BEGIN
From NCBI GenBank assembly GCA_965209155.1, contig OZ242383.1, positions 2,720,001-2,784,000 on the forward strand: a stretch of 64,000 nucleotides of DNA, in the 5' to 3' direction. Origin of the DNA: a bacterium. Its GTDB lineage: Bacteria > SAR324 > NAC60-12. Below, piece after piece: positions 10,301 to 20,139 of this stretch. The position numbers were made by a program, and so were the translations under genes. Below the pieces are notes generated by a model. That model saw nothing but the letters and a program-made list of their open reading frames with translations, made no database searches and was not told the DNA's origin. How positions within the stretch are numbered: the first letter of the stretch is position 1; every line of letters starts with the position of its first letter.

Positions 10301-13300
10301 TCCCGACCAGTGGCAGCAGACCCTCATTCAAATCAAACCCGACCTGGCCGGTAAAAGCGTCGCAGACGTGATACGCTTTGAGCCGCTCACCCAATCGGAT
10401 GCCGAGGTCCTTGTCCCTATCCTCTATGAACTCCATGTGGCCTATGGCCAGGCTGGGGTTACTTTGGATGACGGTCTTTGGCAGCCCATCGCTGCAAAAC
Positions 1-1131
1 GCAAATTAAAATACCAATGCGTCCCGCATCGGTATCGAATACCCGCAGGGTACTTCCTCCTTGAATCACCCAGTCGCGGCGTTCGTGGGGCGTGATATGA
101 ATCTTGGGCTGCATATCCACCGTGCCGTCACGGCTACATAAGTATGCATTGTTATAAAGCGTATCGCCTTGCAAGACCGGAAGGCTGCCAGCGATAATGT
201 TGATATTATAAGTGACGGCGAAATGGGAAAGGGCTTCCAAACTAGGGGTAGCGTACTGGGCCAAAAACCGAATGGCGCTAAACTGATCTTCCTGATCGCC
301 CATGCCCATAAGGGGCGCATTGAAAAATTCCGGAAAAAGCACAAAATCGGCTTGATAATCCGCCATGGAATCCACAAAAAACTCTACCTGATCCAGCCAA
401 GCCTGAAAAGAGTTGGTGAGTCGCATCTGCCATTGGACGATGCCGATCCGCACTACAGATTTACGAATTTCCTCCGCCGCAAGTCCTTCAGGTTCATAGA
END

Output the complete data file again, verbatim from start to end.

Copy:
From NCBI GenBank assembly GCA_965209155.1, contig OZ242383.1, positions 2,720,001-2,784,000 on the forward strand: a stretch of 64,000 nucleotides of DNA, in the 5' to 3' direction. Origin of the DNA: a bacterium. Its GTDB lineage: Bacteria > SAR324 > NAC60-12. Below, piece after piece: positions 10,301 to 20,139 of this stretch. The position numbers were made by a program, and so were the translations under genes. Below the pieces are notes generated by a model. That model saw nothing but the letters and a program-made list of their open reading frames with translations, made no database searches and was not told the DNA's origin. How positions within the stretch are numbered: the first letter of the stretch is position 1; every line of letters starts with the position of its first letter.

Positions 10301-13300
10301 TCCCGACCAGTGGCAGCAGACCCTCATTCAAATCAAACCCGACCTGGCCGGTAAAAGCGTCGCAGACGTGATACGCTTTGAGCCGCTCACCCAATCGGAT
10401 GCCGAGGTCCTTGTCCCTATCCTCTATGAACTCCATGTGGCCTATGGCCAGGCTGGGGTTACTTTGGATGACGGTCTTTGGCAGCCCATCGCTGCAAAAC
Positions 1-1131
1 GCAAATTAAAATACCAATGCGTCCCGCATCGGTATCGAATACCCGCAGGGTACTTCCTCCTTGAATCACCCAGTCGCGGCGTTCGTGGGGCGTGATATGA
101 ATCTTGGGCTGCATATCCACCGTGCCGTCACGGCTACATAAGTATGCATTGTTATAAAGCGTATCGCCTTGCAAGACCGGAAGGCTGCCAGCGATAATGT
201 TGATATTATAAGTGACGGCGAAATGGGAAAGGGCTTCCAAACTAGGGGTAGCGTACTGGGCCAAAAACCGAATGGCGCTAAACTGATCTTCCTGATCGCC
301 CATGCCCATAAGGGGCGCATTGAAAAATTCCGGAAAAAGCACAAAATCGGCTTGATAATCCGCCATGGAATCCACAAAAAACTCTACCTGATCCAGCCAA
401 GCCTGAAAAGAGTTGGTGAGTCGCATCTGCCATTGGACGATGCCGATCCGCACTACAGATTTACGAATTTCCTCCGCCGCAAGTCCTTCAGGTTCATAGA